Aspiring student author Matthew Litchfield presents his book

by Carina Hennessy, Contributing Writer

Historically, our English department hasn’t had many offerings for students specifically interested in creative writing, though this is changing rapidly due to the efforts of passionate professors and students.

One such student is Matt Litchfield, who took to the podium in the University Club the evening of Thursday, December 4, to do a public reading from his Honors thesis, an original novella.

The reading comes on the heels of the Living Literature series, which are readings hosted by the University Club and the English Department where accomplished authors, such as Dawn Tripp the author of “Georgia,” have been invited to read and discuss their work.

Thursday night’s event worked in a similar fashion, but instead of a published, established author taking the stage, two of our very own English students had the opportunity to strut their stuff, and they nailed it.

Senior English major Alyssa Marshall opened up the evening with a reading from an original short piece she has in development, and followed up with questions and discussion with the audience.

When asked about her history with creative writing, she admitted it was more of a recent thing for her, an answer that was surprising considering the poise with which she writes.

Matt Litchfield then inherited the podium. Also a senior English major, but graduating this semester, Matt told me that he has enjoyed reading books since he was young and discovered The Chronicles of Narnia series by C.S. Lewis.

He said he got into writing creatively himself when he took some writing classes in high school. “[I] even wrote a story for my senior project,” he says, “though this time around the final product is much, much better.”

The ‘final product’ he’s referring to is his Honors thesis, The Book of the Mountain, a novella about a young girl working as an apprentice in a print shop in a small isolated community, who discovers through neglected books that her late mother was a witch.

Matt read the first two chapters of the The Book to a captivated audience. The imagery was mysterious and beautiful, in a mountainous setting that Matt attributes his inspiration for to a rural French town at the base of the Alps that he visited while studying abroad.

With his setting and an idea of his heroine Marion in mind, he got to work. “This project started as an assignment for Professor O’Neil’s creative writing workshop last semester, and then I started putting more work into it over the summer,” he says.

He received a grant from the Honors program to take a summer writing course at Grub Street, a community writing center in Boston, where the story grew with support from other dedicated writers.

As a writer myself, I can attest that writing any long piece of work, especially for the first time, is so difficult to do. That being said, Matt clarifies that he sees his completed work so far as a first draft.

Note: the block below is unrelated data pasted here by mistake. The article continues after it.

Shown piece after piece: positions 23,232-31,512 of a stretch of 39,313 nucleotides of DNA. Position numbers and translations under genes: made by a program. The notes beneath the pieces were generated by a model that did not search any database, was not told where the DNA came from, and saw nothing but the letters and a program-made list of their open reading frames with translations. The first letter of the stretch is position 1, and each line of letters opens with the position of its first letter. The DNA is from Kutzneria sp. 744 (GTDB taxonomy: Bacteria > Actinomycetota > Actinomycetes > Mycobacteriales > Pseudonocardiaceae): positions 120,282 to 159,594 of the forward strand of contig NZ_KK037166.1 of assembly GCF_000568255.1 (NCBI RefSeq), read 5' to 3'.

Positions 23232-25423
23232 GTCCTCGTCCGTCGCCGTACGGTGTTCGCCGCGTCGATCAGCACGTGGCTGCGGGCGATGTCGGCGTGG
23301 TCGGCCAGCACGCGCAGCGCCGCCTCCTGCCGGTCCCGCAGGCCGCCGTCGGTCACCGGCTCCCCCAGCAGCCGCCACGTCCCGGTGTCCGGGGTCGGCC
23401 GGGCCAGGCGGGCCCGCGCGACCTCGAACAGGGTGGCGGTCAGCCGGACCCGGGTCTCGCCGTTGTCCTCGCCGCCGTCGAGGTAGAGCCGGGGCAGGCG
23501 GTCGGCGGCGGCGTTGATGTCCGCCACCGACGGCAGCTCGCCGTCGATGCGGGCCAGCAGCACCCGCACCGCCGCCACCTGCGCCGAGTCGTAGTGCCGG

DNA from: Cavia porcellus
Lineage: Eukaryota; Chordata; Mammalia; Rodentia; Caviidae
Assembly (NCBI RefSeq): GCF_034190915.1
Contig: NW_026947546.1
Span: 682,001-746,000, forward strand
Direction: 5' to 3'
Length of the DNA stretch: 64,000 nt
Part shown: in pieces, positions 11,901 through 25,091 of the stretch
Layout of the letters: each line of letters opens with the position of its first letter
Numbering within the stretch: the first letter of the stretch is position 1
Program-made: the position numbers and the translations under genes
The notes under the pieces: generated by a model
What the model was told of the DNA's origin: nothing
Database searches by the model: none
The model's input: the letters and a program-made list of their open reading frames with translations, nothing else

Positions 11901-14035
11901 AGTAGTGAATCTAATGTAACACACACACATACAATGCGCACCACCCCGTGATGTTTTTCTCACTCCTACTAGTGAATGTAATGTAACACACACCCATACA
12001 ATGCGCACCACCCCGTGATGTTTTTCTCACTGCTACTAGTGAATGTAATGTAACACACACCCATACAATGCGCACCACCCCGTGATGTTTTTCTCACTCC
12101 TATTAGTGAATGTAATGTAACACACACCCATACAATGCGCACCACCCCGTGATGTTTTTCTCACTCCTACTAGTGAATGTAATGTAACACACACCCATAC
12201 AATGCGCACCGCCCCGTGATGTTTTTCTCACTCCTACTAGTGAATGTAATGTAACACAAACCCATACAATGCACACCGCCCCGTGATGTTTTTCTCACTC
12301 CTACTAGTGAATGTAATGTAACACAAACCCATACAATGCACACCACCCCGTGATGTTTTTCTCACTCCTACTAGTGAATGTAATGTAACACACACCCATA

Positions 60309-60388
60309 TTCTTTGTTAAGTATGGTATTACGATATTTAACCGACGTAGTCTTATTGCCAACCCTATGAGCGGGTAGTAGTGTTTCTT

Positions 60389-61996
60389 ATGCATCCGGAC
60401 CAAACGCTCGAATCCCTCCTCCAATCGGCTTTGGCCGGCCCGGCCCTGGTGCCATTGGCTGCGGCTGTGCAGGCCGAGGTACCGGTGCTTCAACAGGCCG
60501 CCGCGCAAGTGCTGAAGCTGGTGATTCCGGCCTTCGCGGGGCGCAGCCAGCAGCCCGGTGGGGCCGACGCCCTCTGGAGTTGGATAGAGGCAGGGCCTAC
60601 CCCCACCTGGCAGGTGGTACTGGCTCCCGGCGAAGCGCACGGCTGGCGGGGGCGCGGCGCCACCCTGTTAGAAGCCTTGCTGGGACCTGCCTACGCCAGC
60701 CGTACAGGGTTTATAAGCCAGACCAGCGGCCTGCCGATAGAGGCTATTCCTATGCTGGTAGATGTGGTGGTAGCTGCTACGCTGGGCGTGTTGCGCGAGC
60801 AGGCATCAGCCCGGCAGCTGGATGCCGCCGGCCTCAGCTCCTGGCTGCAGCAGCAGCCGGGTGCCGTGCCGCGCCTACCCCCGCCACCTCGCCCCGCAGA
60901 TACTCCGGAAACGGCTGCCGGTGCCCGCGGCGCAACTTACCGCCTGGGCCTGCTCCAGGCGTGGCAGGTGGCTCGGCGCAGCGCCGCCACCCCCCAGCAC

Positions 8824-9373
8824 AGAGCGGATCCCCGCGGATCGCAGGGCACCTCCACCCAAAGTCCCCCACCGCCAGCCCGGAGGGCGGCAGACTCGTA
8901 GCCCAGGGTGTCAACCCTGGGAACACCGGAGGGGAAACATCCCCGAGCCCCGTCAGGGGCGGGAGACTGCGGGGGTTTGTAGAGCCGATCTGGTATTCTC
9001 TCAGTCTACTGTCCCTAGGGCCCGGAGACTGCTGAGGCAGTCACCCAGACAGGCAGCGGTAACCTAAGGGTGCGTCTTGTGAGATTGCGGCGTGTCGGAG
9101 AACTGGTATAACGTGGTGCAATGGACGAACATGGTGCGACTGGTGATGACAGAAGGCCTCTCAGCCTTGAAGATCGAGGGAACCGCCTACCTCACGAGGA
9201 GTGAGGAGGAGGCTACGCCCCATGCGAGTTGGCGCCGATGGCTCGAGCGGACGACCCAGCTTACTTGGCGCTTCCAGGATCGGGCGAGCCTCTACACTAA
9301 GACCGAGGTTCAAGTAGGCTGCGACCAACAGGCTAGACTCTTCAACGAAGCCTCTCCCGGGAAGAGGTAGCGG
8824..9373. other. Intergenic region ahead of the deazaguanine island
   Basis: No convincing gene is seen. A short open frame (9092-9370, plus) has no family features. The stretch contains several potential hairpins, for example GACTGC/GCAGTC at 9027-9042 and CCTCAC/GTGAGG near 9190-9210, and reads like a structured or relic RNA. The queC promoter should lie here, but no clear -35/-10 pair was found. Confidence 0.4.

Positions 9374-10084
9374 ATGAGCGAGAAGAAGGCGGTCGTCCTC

He plans to edit it and rewrite parts going forward, and even expand the world of The Book of the Mountain into more works. As Matt tells his audience, “It’s part of a much bigger story.”

As for other writing opportunities in his future, Matt says, “I recently got invited to go back and take the next section of the class [at Grub Street] with the same instructor, so I’m hoping to get to do that sometime in 2017.”

As I said earlier, our English department has historically had few options for aspiring authors to test their chops and hone their craft, and not for lack of interest. There is actually a strong community of writers on campus, within the English department and outside of it, who share and improve their writing together.

Thanks to the efforts of professors such as Lucas Mann and Caitlin O’Neil, who helped put together a Minor in Creative Writing effective this semester, and students like Alyssa Marshall who works on our campus literary magazine, Temper, and like Matt Litchfield who pursue projects and presentations that keep the creative writing spirit alive on campus, these students have the opportunity to step out more into the spotlight.

If you happen to be one of these student authors who would like to collaborate and work on your writing, join one of the many creative writing classes popping up in the English class offerings, look into the next meeting time of the campus Writer’s Circle, or create your own group!

If you would like to try your hand at a public reading of your writing like Matt and Alyssa, the Living Literature series will continue in the Spring semester, and you should contact the English department (specifically professors Lucas Mann and Caitlin O’Neil) to see if there are any upcoming opportunities for your chance to shine.

Photo Courtesy: Carina Hennessy


One thought on “Aspiring student author Matthew Litchfield presents his book

  1. Wow, Matt! So proud of you! I have fond memories of reading your high school senior project. Would love be to read this, too!


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